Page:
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Away from the Bright Lights

It’s all too easy to get distracted by Hong Kong’s malls and skyscrapers, but its islands, beaches and old architecture are equally rewarding

By NewsChina Updated Mar.6

To many travelers, Hong Kong is well-known for shopping, eating and business trips. But there are actually other ways to enjoy the region – it’s much more than just the skyscrapers of Central and the bustling areas of Causeway Bay and Tsim Sha Tsui.
Hong Kong is a young place, having only been a major settlement since the mid-19th century when it was colonized by the British after the First Opium War. Since then, it has never looked back in becoming a major port and business hub. Even after over 155 years, the business-first mentality still prevails. While this is good for the economy, it is not so positive for historical heritage conservation. Many colonial buildings have been torn down or left in an undignified or obscure state. Hong Kong can do better to maintain its history and cultural attributes, but there are traces that remain and can still be appreciated. 
There are a few colonial buildings scattered in Wanchai and Central, such as the stately Old Supreme Court, built in 1912 and located right in front of the Bank of China tower, a knife-shaped silvery structure. Another fine colonial building is across the harbor in Tsim Sha Tsui, the 19th century former Marine Police Headquarters. But rather than be preserved or left to rot, the opposite extreme has happened, as it has been refurbished into a luxury hotel and shopping centre called 1881 Heritage.
West of Central, Sheung Wan features remnants of old-time Chinese trades. In the streets on the ground level near the subway station, there are a multitude of stores selling Chinese medicine, ginseng and dried seafood, including grouper and, sadly, even shark fin. If that isn’t your cup of tea, then walk a little farther up the hill. The antiques market on Upper Lascar Row, or Cat Street, is where artifacts, jade jewelry, handicrafts and Cultural Revolution-era (1966-76) items like Little Red Books can be found. Interestingly, the latter name of this street comes from its past when thieves sold stolen items to merchants there. As thieves were called rats in Cantonese, buyers of stolen goods were called cats. One street above Upper Lascar Row is Hollywood Road, which is lined with more Chinese antique shops and galleries, but of an upscale sort.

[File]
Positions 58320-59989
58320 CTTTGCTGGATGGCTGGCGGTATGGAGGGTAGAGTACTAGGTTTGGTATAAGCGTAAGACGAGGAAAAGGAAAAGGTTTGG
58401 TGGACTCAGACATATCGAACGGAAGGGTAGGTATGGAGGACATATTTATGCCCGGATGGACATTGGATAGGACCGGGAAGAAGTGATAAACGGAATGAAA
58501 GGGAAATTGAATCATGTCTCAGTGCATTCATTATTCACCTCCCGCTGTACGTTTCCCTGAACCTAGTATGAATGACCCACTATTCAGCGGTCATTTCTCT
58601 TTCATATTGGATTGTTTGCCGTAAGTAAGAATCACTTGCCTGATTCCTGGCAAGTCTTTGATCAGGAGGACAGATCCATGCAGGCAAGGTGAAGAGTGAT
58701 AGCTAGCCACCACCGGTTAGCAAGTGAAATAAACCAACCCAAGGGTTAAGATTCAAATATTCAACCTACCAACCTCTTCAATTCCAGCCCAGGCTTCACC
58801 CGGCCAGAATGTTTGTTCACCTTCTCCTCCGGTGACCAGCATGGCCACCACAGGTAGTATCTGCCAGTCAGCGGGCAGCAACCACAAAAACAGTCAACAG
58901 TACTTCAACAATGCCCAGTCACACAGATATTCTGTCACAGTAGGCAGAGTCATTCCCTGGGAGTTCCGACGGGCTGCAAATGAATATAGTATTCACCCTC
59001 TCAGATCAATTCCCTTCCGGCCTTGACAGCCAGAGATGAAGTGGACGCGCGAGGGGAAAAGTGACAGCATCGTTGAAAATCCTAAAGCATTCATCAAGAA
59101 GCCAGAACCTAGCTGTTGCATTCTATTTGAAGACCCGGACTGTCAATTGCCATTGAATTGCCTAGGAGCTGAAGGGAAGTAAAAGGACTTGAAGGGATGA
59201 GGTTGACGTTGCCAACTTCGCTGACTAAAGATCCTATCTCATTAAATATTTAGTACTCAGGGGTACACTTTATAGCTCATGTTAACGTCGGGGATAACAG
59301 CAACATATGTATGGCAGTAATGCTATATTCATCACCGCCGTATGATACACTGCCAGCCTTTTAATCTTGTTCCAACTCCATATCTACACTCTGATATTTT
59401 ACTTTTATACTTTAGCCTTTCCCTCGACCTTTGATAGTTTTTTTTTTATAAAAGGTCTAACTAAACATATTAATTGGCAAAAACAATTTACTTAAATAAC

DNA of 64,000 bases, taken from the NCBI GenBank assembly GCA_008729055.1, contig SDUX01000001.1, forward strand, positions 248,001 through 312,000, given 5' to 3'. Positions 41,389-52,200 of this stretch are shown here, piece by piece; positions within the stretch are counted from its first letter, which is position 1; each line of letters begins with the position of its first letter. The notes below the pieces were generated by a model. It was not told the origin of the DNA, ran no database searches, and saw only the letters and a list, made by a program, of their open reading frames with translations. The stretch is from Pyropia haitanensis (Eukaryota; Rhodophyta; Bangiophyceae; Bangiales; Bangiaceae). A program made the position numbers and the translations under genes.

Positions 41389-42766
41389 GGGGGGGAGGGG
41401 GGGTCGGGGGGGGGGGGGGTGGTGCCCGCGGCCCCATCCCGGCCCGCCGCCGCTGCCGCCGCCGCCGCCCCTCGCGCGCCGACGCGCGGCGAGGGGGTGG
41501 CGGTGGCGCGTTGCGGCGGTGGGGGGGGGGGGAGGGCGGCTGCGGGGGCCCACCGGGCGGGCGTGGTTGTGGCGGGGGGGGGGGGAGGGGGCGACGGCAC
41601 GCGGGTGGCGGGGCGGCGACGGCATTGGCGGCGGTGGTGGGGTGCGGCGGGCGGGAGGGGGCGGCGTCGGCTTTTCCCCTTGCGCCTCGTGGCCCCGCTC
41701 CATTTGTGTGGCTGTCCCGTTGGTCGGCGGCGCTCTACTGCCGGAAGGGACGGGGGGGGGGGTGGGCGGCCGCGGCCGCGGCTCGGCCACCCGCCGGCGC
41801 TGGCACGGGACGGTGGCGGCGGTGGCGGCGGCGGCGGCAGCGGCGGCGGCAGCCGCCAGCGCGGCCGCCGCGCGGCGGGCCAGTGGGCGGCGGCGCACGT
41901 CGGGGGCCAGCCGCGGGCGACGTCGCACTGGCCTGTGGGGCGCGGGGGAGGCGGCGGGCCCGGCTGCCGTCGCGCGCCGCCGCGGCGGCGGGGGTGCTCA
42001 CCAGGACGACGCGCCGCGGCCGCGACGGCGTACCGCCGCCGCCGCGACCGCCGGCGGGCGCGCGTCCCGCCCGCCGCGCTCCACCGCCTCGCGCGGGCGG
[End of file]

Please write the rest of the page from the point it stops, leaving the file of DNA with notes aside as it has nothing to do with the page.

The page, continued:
Man Mo Temple, one of Hong Kong’s oldest shrines, is also located here, where the gods of literature (man) and war (mo) are worshipped. Built in 1847, it is dwarfed by the surrounding towers and looks a bit out of place amid the sea of modernity. But that is all the more reason to keep it in place. 
From here, it’s a short walk east to Soho, which while not as extensive as its namesakes in New York or London, still features a multitude of art galleries, shops, restaurants and bars. Among these is the PMQ, the former Hollywood Road Police Married Quarters, now converted into a shopping and arts compound. 
In addition, a giant of Chinese modern political history also left a mark in Hong Kong in this area. Sun Yat-sen studied and lived in Hong Kong for several years, finally graduating from a local medical school. A five-minute walk up from the PMQ, the Sun Yat-sen museum is housed in a well-preserved stately four-story mansion that was the former residence of local magnate Ho Kom Tong, the brother of Sir Robert Ho Tung. While Sun did not actually live in this house, he spent much of his time in Hong Kong in the surrounding neighborhoods.